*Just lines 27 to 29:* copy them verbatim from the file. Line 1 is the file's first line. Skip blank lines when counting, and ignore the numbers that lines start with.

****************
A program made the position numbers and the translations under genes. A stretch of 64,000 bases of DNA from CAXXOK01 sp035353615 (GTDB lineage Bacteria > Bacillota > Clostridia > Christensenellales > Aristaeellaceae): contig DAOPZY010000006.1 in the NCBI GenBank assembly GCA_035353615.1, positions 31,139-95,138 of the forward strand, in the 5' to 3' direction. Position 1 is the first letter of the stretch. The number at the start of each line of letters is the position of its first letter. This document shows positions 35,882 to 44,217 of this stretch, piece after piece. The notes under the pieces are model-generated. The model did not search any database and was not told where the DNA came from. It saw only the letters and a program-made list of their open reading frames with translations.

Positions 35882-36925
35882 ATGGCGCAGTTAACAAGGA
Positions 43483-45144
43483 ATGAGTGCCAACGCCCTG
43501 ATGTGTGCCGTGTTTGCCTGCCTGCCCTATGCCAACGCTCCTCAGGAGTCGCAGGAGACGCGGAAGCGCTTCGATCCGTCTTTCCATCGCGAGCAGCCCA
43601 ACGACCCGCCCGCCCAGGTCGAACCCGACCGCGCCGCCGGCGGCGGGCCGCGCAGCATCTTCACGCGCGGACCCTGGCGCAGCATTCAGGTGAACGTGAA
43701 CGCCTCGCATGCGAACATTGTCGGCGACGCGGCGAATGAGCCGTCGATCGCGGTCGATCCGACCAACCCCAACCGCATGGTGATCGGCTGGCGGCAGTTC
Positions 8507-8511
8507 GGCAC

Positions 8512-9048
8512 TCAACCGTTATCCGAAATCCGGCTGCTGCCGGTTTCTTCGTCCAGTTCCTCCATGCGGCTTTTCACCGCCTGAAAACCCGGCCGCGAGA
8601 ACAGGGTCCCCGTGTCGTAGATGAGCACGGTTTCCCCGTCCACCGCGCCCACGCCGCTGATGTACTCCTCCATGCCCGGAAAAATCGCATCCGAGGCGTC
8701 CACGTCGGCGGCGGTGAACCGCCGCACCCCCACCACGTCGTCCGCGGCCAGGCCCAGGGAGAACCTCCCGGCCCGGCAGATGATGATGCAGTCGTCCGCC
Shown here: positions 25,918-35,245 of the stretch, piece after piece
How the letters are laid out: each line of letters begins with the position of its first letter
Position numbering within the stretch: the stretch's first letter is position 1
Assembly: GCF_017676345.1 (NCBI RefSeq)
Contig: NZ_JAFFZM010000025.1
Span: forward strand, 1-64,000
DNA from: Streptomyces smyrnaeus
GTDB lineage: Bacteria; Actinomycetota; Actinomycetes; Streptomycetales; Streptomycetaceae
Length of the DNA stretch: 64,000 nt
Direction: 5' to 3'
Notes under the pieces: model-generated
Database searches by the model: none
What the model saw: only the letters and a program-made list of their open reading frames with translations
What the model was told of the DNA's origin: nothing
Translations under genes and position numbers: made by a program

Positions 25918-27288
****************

What the model saw: only the letters and a program-made list of their open reading frames with translations
What the model was told of the DNA's origin: nothing
Translations under genes and position numbers: made by a program